• Last modified 1245 days ago (Feb. 24, 2016)


Pasture fire threatens Watchorn Corner oil tanks

Staff writer

A controlled burn at the Don Rosine residence just north and east of Watchorn Corner on 60th Rd. east of Peabody began as it should have Saturday, under sunny skies with barely a hint of a breeze.

However, the wind picked up shortly after the fire was started. Before long fire fighters from three communities were converging on the area to fight a good-sized pasture fire that threatened to jump several county roads and keep on moving.

“Cheryl Rosine told me they had a permit, the weather was calm, and Aaron, her son, had a couple of other guys helping him keep it in check,” Peabody Fire Chief Mark Penner said. “It was one of those freaky things — they had just gotten it started and the wind picked up a little, quickly sending it out of control of the three guys trying to contain it. Of course, we have had little moisture and the pasture is dry. So with unexpected wind, conditions were just right. It got away from them pretty quick.”

Rosine’s farm is on 70th Rd. east of Timber Rd. and north of 60th Rd. The fire spread from the Rosine pasture to the junction of 60th and Timber Rds., locally known as Watchorn Corner.

“It quickly consumed the grass on pastures belonging to Rosines, Fred Berns, and DeForests,” Penner said. “There were no cattle out there, but we were concerned when the fire began moving to the area where oil is pumped and stored. The ground surrounding oil pumps and storage tanks is not burned annually like the rest of the pasture area to clear out grass and weeds, so there was a lot of unburned fuel available in that area including shrubs and red cedars.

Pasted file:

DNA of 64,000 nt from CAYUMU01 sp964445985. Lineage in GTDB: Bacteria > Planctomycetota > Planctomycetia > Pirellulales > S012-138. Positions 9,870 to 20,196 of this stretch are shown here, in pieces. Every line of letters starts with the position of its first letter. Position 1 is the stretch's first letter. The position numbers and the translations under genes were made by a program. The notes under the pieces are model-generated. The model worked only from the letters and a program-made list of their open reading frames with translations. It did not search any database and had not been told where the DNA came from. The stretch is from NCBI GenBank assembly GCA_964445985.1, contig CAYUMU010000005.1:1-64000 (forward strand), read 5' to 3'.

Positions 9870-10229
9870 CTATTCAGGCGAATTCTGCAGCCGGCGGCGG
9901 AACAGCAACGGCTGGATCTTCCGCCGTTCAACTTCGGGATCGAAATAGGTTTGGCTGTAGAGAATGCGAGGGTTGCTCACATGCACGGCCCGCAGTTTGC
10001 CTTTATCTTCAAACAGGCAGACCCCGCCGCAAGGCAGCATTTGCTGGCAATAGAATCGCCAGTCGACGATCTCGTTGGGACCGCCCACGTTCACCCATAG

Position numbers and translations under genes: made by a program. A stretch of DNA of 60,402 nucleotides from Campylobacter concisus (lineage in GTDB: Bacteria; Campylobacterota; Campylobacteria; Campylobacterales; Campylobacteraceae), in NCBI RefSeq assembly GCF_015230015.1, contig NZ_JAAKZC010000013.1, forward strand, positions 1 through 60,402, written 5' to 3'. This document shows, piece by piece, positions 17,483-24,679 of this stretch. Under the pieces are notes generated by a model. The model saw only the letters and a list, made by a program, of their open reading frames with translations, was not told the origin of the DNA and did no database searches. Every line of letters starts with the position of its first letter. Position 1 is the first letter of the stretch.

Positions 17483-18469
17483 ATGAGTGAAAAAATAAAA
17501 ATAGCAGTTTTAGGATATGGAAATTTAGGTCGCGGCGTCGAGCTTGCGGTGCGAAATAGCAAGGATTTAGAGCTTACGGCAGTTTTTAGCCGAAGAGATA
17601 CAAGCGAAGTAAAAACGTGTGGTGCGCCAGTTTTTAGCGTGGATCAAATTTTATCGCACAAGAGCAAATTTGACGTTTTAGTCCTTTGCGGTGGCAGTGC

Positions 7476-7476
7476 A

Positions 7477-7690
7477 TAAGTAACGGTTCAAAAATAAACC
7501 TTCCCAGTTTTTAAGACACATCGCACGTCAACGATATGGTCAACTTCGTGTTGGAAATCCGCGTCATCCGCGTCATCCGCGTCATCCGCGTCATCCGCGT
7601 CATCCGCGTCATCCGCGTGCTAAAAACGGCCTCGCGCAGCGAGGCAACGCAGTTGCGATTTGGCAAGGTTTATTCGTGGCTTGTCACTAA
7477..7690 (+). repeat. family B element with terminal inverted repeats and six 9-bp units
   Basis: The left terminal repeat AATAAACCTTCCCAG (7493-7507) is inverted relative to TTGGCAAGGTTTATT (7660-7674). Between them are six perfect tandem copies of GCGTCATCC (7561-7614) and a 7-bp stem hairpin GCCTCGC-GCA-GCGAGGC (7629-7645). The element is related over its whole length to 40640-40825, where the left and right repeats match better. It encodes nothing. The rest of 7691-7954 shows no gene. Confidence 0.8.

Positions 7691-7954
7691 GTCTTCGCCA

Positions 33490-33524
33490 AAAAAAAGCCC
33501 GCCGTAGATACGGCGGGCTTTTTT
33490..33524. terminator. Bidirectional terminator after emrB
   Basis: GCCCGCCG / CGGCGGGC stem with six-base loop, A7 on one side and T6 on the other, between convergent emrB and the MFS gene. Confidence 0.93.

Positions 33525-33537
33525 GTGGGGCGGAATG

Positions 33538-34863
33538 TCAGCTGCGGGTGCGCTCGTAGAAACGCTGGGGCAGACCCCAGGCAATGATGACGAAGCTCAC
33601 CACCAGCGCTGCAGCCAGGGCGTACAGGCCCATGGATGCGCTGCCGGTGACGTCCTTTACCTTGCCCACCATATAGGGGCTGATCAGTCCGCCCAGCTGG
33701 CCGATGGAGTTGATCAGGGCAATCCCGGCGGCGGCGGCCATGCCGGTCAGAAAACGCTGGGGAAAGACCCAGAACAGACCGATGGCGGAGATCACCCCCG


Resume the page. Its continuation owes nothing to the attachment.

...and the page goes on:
“And, of course there is no water available out there,” he added. “It was more than a bit dicey when we realized pumps and tanks could be threatened.”

When the initial call came in, all available personnel left Peabody. After Peabody fire fighters arrived, Penner paged for assistance from Florence and Burns fire fighters as well as additional water tankers.

“Luckily the wind tapered off and eventually we were able to get ahead of the fire,” Penner said. “We scrambled for a bit, but everyone did his job and we got it out.”

Penner said the pasture fire was the second of the day for Peabody fire fighters. Crews were called out at about 7:30 a.m. for a fire in an unoccupied motor home at Second and Spruce Sts. There was no loss estimate available.

Last modified Feb. 24, 2016